Being a potter is the giving and receiving of thanks.

My pottery is about food presentation. It is made to bring foods to light. While function is a primary consideration, mood is of greater importance. I try to create atmosphere with my tableware. Considerations about mood or atmosphere contribute to the overall look and feel of my pieces. Ideas come easily, but meaning seems to come in layers over decades of time. It is meaning that gives strength to good ideas. I hope that my ideas have grown with my skills.

I am concerned with ritual as well. Rituals uncover the basic values, aims and attitudes of a people. I am half Sicilian and half Cajun, whose cultures are wrought with superstitions. Throw in a Catholic upbringing and I have rituals dancing all about me. Cooking has given me an avenue to explore and create my personal rituals. I began to cook when I was a teenager, and it has been a strong, sustaining interest in my life.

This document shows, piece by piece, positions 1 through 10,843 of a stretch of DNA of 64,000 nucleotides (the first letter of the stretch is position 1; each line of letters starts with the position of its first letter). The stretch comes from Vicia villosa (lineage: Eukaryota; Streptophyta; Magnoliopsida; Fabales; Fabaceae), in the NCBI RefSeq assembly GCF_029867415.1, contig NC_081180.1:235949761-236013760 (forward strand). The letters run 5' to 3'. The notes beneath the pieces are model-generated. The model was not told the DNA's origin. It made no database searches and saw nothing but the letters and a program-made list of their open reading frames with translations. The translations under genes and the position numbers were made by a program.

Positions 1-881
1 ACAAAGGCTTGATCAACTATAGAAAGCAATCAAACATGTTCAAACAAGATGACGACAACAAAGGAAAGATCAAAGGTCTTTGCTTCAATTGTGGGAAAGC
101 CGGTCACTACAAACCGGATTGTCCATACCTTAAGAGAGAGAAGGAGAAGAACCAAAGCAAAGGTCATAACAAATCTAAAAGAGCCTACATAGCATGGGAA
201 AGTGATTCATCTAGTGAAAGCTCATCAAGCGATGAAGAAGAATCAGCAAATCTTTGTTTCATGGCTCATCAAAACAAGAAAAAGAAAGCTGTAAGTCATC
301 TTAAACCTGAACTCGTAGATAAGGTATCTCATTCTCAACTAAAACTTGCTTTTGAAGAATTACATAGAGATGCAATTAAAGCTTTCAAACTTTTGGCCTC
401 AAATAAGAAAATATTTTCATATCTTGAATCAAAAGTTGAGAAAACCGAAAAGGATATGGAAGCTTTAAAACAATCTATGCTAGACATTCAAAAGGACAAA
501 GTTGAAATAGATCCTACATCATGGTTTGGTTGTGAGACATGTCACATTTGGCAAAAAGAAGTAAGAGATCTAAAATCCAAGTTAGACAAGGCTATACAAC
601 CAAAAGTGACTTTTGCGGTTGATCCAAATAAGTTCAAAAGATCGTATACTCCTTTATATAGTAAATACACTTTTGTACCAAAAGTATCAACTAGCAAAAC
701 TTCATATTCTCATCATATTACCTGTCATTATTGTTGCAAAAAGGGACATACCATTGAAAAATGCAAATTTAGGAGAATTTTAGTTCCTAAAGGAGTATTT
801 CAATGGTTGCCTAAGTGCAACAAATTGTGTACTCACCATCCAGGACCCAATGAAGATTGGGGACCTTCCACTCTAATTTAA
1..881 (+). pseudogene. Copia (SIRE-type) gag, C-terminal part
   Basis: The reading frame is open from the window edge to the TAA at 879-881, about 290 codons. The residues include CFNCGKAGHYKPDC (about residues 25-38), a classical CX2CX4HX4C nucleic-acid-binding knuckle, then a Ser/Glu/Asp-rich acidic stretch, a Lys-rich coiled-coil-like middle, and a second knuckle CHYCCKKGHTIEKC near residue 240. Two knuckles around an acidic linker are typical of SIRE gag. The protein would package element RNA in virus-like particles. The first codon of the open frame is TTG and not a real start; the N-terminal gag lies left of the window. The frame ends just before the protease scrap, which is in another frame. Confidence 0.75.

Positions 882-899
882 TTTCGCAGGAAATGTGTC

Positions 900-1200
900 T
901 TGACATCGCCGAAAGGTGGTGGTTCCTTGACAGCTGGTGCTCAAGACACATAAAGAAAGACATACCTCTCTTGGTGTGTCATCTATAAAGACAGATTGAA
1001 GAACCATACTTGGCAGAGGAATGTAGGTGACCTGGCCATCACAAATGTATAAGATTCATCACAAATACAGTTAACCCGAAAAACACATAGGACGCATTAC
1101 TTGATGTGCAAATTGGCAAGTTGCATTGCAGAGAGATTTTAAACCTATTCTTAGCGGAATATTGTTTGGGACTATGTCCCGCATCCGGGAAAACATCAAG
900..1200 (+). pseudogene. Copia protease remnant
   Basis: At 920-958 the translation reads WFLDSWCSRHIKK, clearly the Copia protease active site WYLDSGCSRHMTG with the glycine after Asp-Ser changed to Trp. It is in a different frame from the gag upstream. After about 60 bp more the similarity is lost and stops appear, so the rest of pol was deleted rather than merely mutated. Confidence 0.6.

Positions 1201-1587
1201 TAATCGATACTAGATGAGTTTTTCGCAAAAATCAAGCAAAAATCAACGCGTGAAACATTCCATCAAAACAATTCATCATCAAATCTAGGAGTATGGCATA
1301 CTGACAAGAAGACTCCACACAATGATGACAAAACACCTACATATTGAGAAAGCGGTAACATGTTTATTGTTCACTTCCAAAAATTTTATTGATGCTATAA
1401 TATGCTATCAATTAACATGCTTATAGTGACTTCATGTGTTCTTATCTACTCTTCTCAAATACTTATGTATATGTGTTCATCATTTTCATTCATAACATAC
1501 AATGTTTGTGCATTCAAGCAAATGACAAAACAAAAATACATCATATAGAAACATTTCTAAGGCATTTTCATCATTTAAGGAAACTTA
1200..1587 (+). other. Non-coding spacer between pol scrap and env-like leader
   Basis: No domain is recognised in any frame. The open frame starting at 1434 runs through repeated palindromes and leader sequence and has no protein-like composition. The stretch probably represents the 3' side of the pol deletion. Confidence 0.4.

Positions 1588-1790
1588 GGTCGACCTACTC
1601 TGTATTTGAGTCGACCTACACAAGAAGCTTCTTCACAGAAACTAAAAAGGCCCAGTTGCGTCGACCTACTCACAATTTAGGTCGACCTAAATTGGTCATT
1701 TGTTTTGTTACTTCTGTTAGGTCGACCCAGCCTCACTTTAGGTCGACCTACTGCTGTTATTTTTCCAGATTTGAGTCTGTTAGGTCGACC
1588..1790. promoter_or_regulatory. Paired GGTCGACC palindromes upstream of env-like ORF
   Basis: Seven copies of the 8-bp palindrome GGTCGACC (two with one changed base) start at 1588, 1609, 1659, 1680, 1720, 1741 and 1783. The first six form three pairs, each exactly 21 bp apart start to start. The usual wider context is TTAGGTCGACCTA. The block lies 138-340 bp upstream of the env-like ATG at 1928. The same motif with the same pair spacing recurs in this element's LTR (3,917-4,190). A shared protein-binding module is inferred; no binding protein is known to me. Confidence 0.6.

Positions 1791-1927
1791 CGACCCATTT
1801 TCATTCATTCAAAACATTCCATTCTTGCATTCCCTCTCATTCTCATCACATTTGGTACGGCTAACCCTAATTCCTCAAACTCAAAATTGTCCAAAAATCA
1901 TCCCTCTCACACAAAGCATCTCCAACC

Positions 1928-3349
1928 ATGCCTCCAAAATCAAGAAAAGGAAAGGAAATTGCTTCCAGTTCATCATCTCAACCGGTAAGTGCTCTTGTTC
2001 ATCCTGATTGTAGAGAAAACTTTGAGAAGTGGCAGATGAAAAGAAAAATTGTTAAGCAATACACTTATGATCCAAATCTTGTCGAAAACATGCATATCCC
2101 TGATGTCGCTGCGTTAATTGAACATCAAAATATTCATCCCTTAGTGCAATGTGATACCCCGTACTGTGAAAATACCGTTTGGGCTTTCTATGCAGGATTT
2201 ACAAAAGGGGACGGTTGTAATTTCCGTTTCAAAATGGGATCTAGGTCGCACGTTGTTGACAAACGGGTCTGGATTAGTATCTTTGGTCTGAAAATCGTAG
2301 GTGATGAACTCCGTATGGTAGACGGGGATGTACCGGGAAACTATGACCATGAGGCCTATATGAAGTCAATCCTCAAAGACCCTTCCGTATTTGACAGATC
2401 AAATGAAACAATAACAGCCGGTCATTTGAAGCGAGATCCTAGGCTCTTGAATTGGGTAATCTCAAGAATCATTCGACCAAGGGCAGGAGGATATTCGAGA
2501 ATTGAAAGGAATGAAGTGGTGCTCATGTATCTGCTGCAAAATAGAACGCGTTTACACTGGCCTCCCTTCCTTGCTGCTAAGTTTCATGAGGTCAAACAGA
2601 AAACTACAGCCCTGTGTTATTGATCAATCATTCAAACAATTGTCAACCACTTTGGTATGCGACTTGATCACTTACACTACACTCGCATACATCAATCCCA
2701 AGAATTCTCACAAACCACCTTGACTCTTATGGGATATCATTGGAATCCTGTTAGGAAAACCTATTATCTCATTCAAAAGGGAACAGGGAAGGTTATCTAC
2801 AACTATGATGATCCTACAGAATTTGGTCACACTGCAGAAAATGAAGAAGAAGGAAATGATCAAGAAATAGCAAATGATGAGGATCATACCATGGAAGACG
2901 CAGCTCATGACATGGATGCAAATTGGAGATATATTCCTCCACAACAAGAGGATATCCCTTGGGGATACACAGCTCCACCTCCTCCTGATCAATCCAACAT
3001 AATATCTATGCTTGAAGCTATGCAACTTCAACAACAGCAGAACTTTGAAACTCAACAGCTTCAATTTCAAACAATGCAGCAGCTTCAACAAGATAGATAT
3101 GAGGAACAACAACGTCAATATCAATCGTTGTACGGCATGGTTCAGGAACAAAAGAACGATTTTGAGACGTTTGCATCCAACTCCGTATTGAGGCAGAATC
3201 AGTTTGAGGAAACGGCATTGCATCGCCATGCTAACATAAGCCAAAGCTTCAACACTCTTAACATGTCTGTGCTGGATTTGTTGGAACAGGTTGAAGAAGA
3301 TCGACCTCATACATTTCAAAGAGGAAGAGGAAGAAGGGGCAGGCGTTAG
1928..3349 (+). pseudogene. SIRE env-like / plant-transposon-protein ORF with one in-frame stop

Currently I am interested in the notions of hospitality. Hospitality, which means to give and to receive. I view pottery as a vehicle of hospitality, because a pot gives and receives simultaneously; it is both host and guest.

I think about things like:

Food- which foods are chosen from those available; how they are prepared; with whom, and when they are eaten; and how much time is allotted to cooking and eating. Food is one of the means by which society creates itself, and acts out its aims and functions.

How do I, as a maker of tableware, direct the theater of dining? This is where I believe I have some ability to give something to society. Here I become the host and the guest. By thinking about foods as identity, as our physical selves, as a way of thought, as sex, as power, as friendship, as a medium of magic and witchcraft, as our time controller, I see food as the root culture: that which gives meaning to our lives.

I hope my ideas about dining will shape and dramatize the rituals surrounding food. I want my tableware to embody the unspoken assumptions of my heritage and culture.

– Silvie Granatelli, 2020